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How will Ukraine keep SpaceX's Starlink internet service online?

An artist's illustration of SpaceX's Starlink internet satellites in orbit. The company has won a U.S. military contract for missile-warning satellites.
An artist's illustration of SpaceX's Starlink internet satellites in orbit. The company has won a U.S. military contract for missile-warning satellites. (Image credit: SpaceX)

SpaceX's Starlink internet is now active in Ukraine. But will the company be able to keep it online? 

Russia's attacks on Ukraine continue to take lives and destroy infrastructure as the country invades. This infrastructure damage has disrupted internet access in Ukraine, leading a government official to publicly request Starlink satellite internet access for the country from SpaceX (opens in new tab) CEO Elon Musk. Musk obliged (opens in new tab), activating Starlink (opens in new tab) service in Ukraine and sending additional hardware (opens in new tab). But with continued attacks on infrastructure, how will Ukraine stay connected? 

"@elonmusk @SpaceX @SpaceXStarlink many thx! Starlink keeps our cities connected and emergency services saving lives! With Russian attacks on our infra, we need generators to keep Starlinks & life-saving services online — ideas?" Mykhailo Fedorov, Ukraine's vice prime minister and the country's minister of digital transformation, who made the original request of Musk, asked on Twitter (opens in new tab) today (March 2).

Related: Geomagnetic storm sends 40 SpaceX satellites plummeting to Earth

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Fedorov brings up an important point: Even though Starlink operates without the need for traditional internet infrastructure, the Earth-bound hardware still needs power. And, as Russian attacks bombard the country, Ukraine's internet access will continue to be threatened. 

Fedorov's statement publicly reached out for help acquiring generators to keep Starlink online for Ukrainians. But Musk responded with an alternative suggestion.

"Solar panels + battery pack better than generator, as no heat signature or smoke & doesn't run out of fuel," Musk wrote in response on Twitter (opens in new tab)

Mykhailo Fedorov, Ukraine's vice prime minister and the country's minister of digital transformation, shared this photo on Feb. 28, 2022 of Starlink internet terminals arrived in Ukraine after Russia invaded. (Image credit: Mykhailo Fedorov/Twitter)

Fedorov's concern also points to the importance of internet access for the country under attack.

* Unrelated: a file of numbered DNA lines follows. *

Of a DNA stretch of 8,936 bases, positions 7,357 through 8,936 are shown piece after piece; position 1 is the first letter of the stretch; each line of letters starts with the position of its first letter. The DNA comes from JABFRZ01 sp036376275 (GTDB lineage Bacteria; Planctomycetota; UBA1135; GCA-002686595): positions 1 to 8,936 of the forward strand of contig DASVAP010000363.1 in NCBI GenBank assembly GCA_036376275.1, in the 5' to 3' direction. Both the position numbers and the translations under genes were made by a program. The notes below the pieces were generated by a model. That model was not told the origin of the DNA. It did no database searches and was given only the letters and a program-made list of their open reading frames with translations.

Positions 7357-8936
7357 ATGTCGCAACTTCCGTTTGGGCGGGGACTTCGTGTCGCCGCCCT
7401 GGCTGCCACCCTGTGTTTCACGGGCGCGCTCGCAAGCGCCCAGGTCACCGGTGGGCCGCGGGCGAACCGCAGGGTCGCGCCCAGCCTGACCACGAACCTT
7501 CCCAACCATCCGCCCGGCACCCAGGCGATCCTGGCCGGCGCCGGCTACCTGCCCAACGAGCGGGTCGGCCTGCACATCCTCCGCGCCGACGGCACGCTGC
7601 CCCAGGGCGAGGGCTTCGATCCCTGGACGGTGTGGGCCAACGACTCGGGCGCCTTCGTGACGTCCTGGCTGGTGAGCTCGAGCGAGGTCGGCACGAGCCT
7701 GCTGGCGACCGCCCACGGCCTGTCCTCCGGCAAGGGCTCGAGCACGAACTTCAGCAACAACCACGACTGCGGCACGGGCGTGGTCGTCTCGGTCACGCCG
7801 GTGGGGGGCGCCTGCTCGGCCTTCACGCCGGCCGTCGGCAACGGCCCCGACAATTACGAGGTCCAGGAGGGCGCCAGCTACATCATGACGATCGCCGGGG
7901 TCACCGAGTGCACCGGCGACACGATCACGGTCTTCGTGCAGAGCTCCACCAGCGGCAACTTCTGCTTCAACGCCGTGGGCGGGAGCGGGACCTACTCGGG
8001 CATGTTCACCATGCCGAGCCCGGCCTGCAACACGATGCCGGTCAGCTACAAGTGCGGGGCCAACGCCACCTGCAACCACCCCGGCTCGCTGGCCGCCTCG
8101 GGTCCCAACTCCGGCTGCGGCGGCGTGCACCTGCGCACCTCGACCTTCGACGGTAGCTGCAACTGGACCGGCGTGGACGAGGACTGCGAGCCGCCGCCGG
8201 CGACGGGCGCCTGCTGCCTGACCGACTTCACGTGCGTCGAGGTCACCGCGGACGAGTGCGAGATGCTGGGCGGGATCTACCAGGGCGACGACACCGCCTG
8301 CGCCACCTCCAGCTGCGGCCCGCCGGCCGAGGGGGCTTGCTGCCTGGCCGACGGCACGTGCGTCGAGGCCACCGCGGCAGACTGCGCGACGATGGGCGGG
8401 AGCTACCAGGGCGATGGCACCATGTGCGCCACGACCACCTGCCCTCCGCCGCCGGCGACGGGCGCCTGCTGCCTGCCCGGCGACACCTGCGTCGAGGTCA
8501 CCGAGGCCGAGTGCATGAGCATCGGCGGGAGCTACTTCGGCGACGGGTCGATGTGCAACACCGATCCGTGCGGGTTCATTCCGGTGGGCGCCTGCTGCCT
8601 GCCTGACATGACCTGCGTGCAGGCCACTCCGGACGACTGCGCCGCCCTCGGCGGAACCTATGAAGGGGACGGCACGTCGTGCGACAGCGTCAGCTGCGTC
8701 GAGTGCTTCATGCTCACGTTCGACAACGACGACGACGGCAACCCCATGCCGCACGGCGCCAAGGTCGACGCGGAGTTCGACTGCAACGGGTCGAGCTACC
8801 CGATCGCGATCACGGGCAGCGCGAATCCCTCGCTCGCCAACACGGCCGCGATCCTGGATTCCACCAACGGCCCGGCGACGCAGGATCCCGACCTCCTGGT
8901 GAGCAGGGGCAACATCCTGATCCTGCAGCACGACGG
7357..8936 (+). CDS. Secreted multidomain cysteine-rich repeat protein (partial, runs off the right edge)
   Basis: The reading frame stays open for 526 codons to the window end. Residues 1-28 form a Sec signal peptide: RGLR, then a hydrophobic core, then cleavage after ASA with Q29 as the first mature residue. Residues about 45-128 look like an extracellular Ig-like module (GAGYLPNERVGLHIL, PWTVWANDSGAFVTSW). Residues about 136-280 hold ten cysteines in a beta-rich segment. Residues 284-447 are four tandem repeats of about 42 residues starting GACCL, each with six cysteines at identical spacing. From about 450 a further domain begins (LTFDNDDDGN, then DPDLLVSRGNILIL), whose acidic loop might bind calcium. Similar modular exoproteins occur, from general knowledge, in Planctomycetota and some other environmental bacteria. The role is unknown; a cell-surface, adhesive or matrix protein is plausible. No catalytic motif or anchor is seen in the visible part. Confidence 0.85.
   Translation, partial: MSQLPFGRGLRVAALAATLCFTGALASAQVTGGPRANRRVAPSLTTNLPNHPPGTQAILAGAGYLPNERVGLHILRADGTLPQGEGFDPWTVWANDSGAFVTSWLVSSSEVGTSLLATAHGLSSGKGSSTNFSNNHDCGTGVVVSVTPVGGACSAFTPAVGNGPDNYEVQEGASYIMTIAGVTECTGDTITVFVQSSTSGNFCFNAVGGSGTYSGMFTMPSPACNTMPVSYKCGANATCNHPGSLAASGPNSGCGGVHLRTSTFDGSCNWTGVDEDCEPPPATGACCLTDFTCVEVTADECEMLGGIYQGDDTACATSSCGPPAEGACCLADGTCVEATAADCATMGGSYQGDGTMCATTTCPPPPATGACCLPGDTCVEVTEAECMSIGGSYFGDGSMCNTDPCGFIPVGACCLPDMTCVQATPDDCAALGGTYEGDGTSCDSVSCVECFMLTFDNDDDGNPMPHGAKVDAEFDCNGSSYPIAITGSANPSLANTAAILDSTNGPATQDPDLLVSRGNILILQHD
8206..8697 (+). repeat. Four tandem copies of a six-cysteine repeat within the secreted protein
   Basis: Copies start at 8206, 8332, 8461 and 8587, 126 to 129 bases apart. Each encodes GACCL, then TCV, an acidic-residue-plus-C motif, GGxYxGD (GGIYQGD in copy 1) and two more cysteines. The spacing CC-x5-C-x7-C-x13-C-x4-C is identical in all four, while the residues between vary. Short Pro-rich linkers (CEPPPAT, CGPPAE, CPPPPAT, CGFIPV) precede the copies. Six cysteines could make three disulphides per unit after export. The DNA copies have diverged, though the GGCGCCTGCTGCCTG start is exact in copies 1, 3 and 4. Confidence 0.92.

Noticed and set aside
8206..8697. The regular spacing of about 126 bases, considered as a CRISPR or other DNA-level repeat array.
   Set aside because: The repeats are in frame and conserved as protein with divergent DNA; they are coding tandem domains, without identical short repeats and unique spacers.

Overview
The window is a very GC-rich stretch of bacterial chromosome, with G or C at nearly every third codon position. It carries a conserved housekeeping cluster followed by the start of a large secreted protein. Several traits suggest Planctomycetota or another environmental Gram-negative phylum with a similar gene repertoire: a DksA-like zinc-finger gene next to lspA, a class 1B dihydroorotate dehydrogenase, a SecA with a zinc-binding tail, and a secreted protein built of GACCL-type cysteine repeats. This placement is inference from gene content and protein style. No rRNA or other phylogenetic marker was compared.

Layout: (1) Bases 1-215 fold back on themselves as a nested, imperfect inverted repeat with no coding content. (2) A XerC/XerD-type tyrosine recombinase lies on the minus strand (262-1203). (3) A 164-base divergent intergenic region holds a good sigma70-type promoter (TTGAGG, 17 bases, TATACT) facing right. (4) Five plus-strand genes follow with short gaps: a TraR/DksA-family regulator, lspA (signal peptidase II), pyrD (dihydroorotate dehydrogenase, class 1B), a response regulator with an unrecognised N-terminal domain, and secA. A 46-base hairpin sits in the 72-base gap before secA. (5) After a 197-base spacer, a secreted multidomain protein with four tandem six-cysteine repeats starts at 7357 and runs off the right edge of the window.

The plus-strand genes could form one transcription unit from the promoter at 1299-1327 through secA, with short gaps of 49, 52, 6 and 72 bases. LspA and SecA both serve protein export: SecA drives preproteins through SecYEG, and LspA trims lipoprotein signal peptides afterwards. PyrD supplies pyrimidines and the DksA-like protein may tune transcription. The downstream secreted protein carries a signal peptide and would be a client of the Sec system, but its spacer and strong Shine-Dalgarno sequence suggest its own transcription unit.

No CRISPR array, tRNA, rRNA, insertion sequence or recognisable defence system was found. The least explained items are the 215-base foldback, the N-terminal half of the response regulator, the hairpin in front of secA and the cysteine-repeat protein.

Internet connection enables what Fedorov described as "life-saving" communication, whether that be among family members displaced and separated by a missile attack or first aid teams trying to locate an injured person. Internet access is a critical component for those in Ukraine fighting to survive the invasion.

Editor's note: Fedorov replied to Musk later today, stating (opens in new tab):

"Good point - should work even with Ukrainian winters! We will keep you posted as we roll out more Starlinks across the country. THANK YOU again for helping us out with @SpaceXStarlink - this will save a lot of lives."

Russian criticism

Dmitry Rogozin, the director-general of Russia's space agency Roscosmos, has been publicly outspoken on Twitter about the effects of the war on outer space relations. Most recently, Rogozin announced that Roscosmos would halt UK-based internet satellite company OneWeb's launch, planned for Friday (March 4) aboard a Russian Soyuz rocket, if the company and the UK government did not meet certain demands (opens in new tab).

Now, Rogozin is speaking out about SpaceX's provision of Starlink service to Ukraine, according to a statement (opens in new tab) translated and shared by space enthusiast Katya Pavlushchenko.

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"When Russia implements its highest national interests on the territory of Ukraine, @elonmusk appears with his Starlink which was previously declared as purely civilian," Rogozin stated, both referring to the invasion as an implementation of national interests as well as referring to the country of Ukraine as a territory.

"I warned about it, but our "muskophiles" said — he is the light of the world [of] cosmonautics. Here, look, he has chosen the side. I don't even blame him personally. This is the West that we should never trust," Rogozin added.

Email Chelsea Gohd at cgohd@space.com or follow her on Twitter @chelsea_gohd. Follow us on Twitter @Spacedotcom and on Facebook.

Chelsea Gohd joined Space.com as an intern in the summer of 2018 and returned as a Staff Writer in 2019. After receiving a B.S. in Public Health, she worked as a science communicator at the American Museum of Natural History. Chelsea has written for publications including Scientific American, Discover Magazine Blog, Astronomy Magazine, Live Science, All That is Interesting, AMNH Microbe Mondays blog, The Daily Targum and Roaring Earth. When not writing, reading or following the latest space and science discoveries, Chelsea is writing music, singing, playing guitar and performing with her band Foxanne (@foxannemusic). You can follow her on Twitter @chelsea_gohd.